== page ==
Donna C. recommends the YA title, Thoreau at Walden by John Porcellino, which uses Thoreau’s own writings to tell the story of his time experimenting with living an unconventional life in the woods. Donna says, “This is a lovely and very accessible way to approach both the writing of Thoreau and the graphic novel medium, for teens and adults alike.”
Anne S. recommends The Gettysburg Address by Jonathan Hennessey. “Hennessey uses text and pictures to illustrate the complexities and beauty in the Gettysburg Address while also giving a clear and concise overview of the driving forces which helped to develop the United States during its first 150 years. P.S. It’s also a great graphic novel for the person who ‘does not read’ graphic novels!”
If you’re looking for something further off the beaten path, try one of these staff suggestions:
Cathleen B. recommends Descender, Book 1, by Jeff Lemire, the sci-fi story of a robot boy whose life is in jeopardy in a universe where androids are forbidden. Cathleen says, “This series start is inventive and suspenseful and sad and sweet, but the gorgeous watercolor art is what truly won my heart.”
The Sandman by Neil Gaiman is a metaphysical tale of mythology and history, following the mistaken capture and imprisonment of Dream, who controls the dream world. Janine S. recommends this, saying, “It’s smart, emotional, and relevant with some of the greatest and most interesting characters I’ve encountered in all of my reading.”
Kelda G. suggests Stitches by David Small. “A best-selling and highly regarded children’s book illustrator comes forward with this unflinching graphic memoir. Remarkable and intensely dramatic, Stitches tells the story of a fourteen-year-old boy who awakes one day from a supposedly harmless operation to discover that he has been transformed into a virtual mute―a vocal cord removed, his throat slashed and stitched together like a bloody boot. From horror to hope, Small proceeds to graphically portray an almost unbelievable descent into adolescent hell and the difficult road to physical, emotional, and artistic recovery.”
Joe C. recommends yet another science fiction story, Y: The Last Man by Brian K. Vaughn. This is a story about a world in which only two males exist, Yorrick Brown and his pet monkey. Joe says, “It is a brilliant and clever alternate history premise: what would happen if all the men died?”
Mary S. suggests Adulthood Is a Myth by Sarah Anderson. “A very funny portrayal of the everyday occurrences that plague us.”
Chelsea L. says, “My more recent favorite graphic novel is The Flintstones by Mark Russell. It is remodeled for the 21st century, hysterically funny, and grown-up version of the quirky Flintstones and their town of Bedrock.”
Anthony A. suggests Blankets by Craig Thompson. “At once powerful and tender, this beautifully rendered autobiographical coming-of-age epic graphic novel grapples with the intense emotional transformation of a young man experiencing first love, disillusionment, spiritual awakening, and the growing realization and acceptance of all the things that are beyond his control.”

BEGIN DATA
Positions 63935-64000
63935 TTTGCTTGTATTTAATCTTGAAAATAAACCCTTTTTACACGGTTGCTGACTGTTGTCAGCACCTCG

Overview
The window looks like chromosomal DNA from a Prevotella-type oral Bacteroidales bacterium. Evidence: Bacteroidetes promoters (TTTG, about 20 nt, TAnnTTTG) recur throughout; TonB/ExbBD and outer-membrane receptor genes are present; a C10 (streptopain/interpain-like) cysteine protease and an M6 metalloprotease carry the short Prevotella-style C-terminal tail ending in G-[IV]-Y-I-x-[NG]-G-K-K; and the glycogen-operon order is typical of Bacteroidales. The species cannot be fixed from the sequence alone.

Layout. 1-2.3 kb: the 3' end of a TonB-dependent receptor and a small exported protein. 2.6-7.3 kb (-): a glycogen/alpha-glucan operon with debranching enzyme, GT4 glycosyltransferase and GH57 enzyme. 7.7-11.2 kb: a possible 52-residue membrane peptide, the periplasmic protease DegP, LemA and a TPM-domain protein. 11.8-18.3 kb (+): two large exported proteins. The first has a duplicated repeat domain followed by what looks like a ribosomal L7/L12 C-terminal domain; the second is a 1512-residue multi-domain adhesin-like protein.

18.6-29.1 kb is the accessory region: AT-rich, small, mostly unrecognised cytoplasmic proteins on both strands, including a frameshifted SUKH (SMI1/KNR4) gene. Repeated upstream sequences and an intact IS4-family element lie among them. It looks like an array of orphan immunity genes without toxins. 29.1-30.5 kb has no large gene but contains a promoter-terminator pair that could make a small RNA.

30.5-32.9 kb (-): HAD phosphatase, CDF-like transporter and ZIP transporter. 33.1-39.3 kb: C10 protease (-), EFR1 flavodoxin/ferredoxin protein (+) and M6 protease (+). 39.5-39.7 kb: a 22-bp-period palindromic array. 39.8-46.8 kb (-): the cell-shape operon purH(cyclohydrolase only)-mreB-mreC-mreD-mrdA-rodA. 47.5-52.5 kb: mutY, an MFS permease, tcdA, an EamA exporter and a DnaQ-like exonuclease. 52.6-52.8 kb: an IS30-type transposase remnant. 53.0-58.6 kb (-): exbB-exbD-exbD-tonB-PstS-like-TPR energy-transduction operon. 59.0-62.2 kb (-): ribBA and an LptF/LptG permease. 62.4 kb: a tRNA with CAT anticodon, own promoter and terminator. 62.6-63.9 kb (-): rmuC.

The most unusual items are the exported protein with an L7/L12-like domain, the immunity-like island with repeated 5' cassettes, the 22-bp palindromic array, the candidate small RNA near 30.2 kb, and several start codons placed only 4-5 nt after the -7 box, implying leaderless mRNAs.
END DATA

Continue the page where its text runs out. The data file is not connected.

Imagine Wanting Only This by Kristen Radtke is the suggestion of Jenny M. “While there were moments where I could see myself so vividly in Radtke’s memoir and it felt strange to see pieces of me on someone else’s page, this was also an impressionable exercise in peeking into seeing how someone else comprehends and makes sense of life.”
Mary D. suggests Grandville by Bryan Talbot, saying, “Grandville is a steampunk, Victorian noir, suspenseful graphic novel full of anthropomorphic characters and beautifully drawn artwork.”
Claire B.’s favorite is Drowned City: Hurricane Katrina and New Orleans by Don Brown. Claire says, “I thought this book was beautifully illustrated and a thorough, fascinating explanation of what happened in New Orleans during Hurricane Katrina.”
David Mazzuchelli’s Asterios Polyp follows a middle-aged teacher and architect who relocates from New York City to Midwestern small town. John M. recommends it “because of the elegant way form mirrors theme throughout.”
The 2017 Will Eisner Comic Industry Awards were announced at the recent Comic-Con International in San Diego. Try some of these outstanding graphic novels among this year’s winners:
Wonder Woman: The True Amazon
by Jill ThompsonA Princess Diana unlike any we’ve seen before. As a child, she is spoiled and free to exert her will without restraint — until her selfishness leads to tragic results. Before she can become a hero, she will first have to find redemption.
by Jason ShigaNo matter how hard he tries, Jimmy Yee cannot die. A noose around his neck, a razor across his wrist, and even a bullet to his head all yield the same results: he awakes from each suicide attempt, miraculously unharmed, in his shabby room at the Sunbeam Motel. Has he gone mad? Or has he truly died and found himself in hell? Jimmy is willing to tear the world down around him to get at the truth.
by Tom King, Gabriel WaltaThe Vision wants to be human, and what’s more human than family? So he heads back to the laboratory where Ultron created him and molded him into a weapon. There, he builds them. They look like him. They have his powers. What could possibly go wrong?
by Brian K. Vaughan, Fiona StaplesWhen two soldiers from opposite sides of a never-ending galactic war fall in love, they risk everything to bring a fragile new life into a dangerous old universe.
The World of Edena